The Florida Department of Transportation is engaged in a full-on campaign to take back right of way from businesses along U.S. 1.
The problem is, many of the establishments were under the impression for decades that the land in question was theirs.
"It's frightening. I think it's a shakedown of Keys businesses," land and business owner Tanya Cleary said. "They knew we had no choice but to use this right of way. We have for decades used it for parking."
The issue came to a head Wednesday when FDOT bulldozers ripped up the front parking lot of Harriette's Restaurant at mile marker 95.7. FDOT gave Harriette's owner Harriette Mattson a "courtesy notification" one day earlier informing her that a wrecking crew was on its way.
Mattson has known the spaces were FDOT's since she bought the restaurant in 1982, but for the past three decades the state didn't seem to mind.
That changed in February 2012 when FDOT blocked off the spaces with plastic, flexible delineators. That outraged many members of the community, as well as several of Mattson's fellow business owners.
Within months, the barriers were down and customers were again parking in the spaces.
Mattson said Wednesday that she has been paying FDOT $129 a month for the past six months to use the spaces, and she's offered to buy the tiny area from the state.
"They sent the last check back," she said. "The spaces are on FDOT right of way and they're taking it."
FDOT plans to build a median bordered by a 6-inch curb where the front parking lot was located.
Maria A. Llanes, the FDOT right of way manager who sent Mattson the July 8 e-mail, said Mattson did not comply with part of the lease agreement stating it was her responsibility to put landscaping where FDOT is now placing the median.
"They never followed through," Llanes said.
Nancy Yankow, Mattson's attorney, called FDOT's actions "disgusting."
"You can bet this is going to result in legal fireworks and extraordinarily negative publicity," Yankow said.
Cleary owns two lots on the bay side of mile marker 99.2, land that's home to three separate businesses. FDOT sent her a letter about a year ago saying some of her property is encroaching on state right of way. A building constructed decades ago sits on some of the right of way in question.
"What are they going to do," Cleary asked. "Are they really going to bulldoze our building?"
Llanes said she is not familiar with Cleary's property, and that the case is being managed by a different FDOT official. Llanes said she could also not answer the question of why FDOT is reclaiming rights of way after years of inaction.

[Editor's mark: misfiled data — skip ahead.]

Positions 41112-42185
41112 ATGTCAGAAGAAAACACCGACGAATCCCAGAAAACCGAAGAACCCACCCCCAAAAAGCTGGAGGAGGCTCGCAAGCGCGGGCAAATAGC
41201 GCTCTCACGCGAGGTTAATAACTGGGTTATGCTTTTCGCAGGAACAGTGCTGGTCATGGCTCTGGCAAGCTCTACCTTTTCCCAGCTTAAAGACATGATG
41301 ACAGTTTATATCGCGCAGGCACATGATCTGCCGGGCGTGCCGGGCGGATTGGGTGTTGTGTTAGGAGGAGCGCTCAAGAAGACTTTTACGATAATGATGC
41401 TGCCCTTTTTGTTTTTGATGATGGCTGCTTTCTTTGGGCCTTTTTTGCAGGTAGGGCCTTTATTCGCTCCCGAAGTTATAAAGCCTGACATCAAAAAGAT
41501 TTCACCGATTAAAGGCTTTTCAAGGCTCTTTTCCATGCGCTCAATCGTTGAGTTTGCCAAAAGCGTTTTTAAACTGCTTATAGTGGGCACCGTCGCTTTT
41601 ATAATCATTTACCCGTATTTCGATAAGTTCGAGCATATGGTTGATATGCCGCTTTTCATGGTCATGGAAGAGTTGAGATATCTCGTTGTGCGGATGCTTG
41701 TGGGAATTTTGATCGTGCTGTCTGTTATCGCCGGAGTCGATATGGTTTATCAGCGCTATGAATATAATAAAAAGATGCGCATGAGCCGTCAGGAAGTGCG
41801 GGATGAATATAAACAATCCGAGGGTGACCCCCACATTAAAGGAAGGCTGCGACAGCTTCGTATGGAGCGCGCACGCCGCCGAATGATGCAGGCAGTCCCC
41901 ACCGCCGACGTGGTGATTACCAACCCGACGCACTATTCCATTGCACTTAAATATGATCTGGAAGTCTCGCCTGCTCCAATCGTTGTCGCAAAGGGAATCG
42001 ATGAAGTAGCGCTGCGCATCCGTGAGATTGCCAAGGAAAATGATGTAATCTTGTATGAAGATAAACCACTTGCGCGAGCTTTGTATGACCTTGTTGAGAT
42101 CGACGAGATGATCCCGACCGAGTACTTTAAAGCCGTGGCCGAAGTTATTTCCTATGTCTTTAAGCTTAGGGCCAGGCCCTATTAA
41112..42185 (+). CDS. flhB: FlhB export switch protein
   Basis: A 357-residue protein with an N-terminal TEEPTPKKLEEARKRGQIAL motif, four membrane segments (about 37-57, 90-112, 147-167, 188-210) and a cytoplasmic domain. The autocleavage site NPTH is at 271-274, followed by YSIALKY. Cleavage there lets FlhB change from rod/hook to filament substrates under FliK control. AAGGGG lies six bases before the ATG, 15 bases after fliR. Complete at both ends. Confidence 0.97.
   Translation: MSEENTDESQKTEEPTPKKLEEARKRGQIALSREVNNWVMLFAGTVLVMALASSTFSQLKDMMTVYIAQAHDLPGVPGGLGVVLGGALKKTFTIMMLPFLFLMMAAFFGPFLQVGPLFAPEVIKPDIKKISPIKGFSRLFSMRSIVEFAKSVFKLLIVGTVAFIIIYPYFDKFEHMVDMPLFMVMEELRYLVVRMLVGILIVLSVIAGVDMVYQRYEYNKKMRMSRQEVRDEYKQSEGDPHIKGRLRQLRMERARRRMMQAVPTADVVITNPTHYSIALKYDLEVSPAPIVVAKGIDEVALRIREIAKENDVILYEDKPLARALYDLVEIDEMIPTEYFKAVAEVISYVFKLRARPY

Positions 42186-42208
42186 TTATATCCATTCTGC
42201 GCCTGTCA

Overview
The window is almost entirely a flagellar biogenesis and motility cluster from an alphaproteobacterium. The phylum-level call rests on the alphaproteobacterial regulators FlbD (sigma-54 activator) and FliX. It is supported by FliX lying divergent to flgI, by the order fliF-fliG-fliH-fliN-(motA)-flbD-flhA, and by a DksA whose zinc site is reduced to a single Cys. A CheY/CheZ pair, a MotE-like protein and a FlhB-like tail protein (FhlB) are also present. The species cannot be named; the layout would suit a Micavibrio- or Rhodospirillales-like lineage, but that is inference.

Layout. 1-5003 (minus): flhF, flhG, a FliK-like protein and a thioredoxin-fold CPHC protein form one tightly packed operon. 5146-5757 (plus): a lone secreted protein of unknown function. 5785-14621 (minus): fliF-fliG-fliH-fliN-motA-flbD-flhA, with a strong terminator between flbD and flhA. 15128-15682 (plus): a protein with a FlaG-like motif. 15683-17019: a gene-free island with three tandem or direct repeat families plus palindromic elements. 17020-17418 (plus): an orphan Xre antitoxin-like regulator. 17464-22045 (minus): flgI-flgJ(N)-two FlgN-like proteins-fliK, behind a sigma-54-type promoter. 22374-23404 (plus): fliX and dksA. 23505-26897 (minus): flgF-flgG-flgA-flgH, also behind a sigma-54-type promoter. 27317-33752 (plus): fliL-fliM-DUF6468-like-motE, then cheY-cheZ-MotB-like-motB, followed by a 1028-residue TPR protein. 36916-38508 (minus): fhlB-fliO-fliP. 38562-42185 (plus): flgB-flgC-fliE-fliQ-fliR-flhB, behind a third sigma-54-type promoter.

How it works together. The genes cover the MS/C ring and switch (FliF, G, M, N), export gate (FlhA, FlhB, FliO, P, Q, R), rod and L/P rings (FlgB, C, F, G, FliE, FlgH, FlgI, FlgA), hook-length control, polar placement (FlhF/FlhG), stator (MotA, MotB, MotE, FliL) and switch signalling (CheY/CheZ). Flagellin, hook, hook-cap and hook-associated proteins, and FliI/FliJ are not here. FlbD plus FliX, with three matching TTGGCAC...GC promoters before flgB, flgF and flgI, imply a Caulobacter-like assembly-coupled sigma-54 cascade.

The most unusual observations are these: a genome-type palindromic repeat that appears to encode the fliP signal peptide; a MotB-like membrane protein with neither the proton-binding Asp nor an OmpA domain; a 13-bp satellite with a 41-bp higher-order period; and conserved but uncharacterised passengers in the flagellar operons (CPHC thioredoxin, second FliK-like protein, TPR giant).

Some property owners who spoke to The Reporter said they built their buildings decades ago, submitted their plans to the county, were approved and were never told any part of their property belonged to FDOT.
Llanes said it is the property owners' responsibility, not the county, to verify no part of their land is right of way.
Regardless of who's responsible, FDOT's latest action against Mattson's business is not sitting well with many in the Keys, who are already frustrated with an agency they say has no regard for the Monroe County public.
"I am totally disheartened with our government from Washington down to our state and local county," said John Fernandez of Islamorada. "Why not work with Harriette to help her keep her business going after being there for so many years?"
Monroe County Mayor Sylvia Murphy said she doesn't see what can be done to stop FDOT.
"It's unfortunate, but I don't know what anybody can do about it. It happens to be [FDOT] property, and they have the legal right to use their property," Murphy said.
State Rep. Holly Raschein said she is meeting with FDOT District 6 Administrator Gus Pego later this month to discuss the issue.
"There has to be some balance, and we have to figure out a way how we're going to help these businesses," Raschein said.
In the meantime, two Facebook pages have been created in protest to FDOT, "Stop FDOT" and "Save Harriette's."
Kevin Wadlow contributed to this report.